Publication Type:Journal Article
Source:Journal of Applied Social Psychology, Volume 9, Number 1, p.70-90 (1979)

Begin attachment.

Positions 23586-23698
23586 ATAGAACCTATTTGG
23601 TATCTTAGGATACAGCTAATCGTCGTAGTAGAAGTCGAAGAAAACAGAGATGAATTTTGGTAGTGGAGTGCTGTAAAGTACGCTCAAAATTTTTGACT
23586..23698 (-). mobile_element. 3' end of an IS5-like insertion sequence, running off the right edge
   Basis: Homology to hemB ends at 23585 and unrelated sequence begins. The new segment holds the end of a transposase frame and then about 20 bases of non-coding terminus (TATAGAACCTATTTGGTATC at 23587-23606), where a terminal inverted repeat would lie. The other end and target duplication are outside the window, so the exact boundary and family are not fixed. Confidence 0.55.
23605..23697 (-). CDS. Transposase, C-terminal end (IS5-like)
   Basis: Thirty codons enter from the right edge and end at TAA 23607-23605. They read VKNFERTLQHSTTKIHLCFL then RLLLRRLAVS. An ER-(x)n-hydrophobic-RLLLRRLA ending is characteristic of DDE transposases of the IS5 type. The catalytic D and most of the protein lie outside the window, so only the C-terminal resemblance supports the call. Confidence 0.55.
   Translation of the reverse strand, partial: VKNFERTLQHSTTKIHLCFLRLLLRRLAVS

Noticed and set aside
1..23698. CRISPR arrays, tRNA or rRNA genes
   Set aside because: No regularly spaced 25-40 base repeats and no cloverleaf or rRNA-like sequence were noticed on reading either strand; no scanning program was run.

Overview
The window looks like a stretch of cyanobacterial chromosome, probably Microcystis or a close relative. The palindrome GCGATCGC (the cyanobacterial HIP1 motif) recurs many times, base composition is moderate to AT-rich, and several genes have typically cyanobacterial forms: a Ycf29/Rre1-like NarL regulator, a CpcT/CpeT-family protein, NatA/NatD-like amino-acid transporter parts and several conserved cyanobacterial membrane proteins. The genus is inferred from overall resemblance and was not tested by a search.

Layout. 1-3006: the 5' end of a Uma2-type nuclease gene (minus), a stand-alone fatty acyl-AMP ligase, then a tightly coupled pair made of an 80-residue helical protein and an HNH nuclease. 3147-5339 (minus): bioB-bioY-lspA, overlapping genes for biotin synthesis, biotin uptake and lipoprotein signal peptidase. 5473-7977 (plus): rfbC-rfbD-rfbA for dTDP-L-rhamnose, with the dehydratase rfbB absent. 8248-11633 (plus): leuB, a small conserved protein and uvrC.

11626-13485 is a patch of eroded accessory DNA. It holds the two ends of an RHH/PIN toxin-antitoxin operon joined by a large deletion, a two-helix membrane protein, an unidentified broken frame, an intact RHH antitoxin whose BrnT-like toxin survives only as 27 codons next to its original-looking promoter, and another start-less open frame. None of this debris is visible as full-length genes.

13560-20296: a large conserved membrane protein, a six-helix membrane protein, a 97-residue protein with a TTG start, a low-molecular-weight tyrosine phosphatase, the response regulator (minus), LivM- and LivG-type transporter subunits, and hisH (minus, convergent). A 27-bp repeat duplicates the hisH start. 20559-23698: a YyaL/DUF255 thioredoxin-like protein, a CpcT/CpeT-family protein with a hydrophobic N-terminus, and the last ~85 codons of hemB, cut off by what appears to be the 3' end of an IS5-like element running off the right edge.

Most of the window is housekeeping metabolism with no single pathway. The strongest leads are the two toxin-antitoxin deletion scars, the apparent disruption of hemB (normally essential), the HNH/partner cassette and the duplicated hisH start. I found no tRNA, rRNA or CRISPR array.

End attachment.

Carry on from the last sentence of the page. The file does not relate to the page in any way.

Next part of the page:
Two surveys examined the relationship between homeowners attitudes toward energy use and their actual summer electric consumption.^In Survey .; 56 couples filled out questionnaires concerning their energy attitudes.^A factor analysis of their responses revealed four factors: comfort and health concerns, effort to conserve and monetary savings, role of the individual, and legitimacy of the energy crisis.^The factors were entered into a multiple regression analysis to predict actual summer electric consumption.^The attitudinal factors together significantly accounted for 55% of the variance in summer electric consumption.^The comfort and health factor by itself explained 30% of the consumption variance.^Survey .; consisting of 69 couples, was conducted to elaborate the meaning of the factors.^The results of the factor analysis of Survey 2 revealed six factors: comfort, health, individual`s role, belief in science, legitimacy of the energy crisis, and effort to conserve.^An overall regression analysis showed that the factors significantly explained nearly 60% of the summer consumption variance.^The comfort factor was again the best predictor of summer electric consumption, accounting for 42% of the variance.^It was concluded that attitudes about one`s comfort are significantly related to household energy consumption (primarily air conditioning).^The implications for energy conservation campaigns were discussed.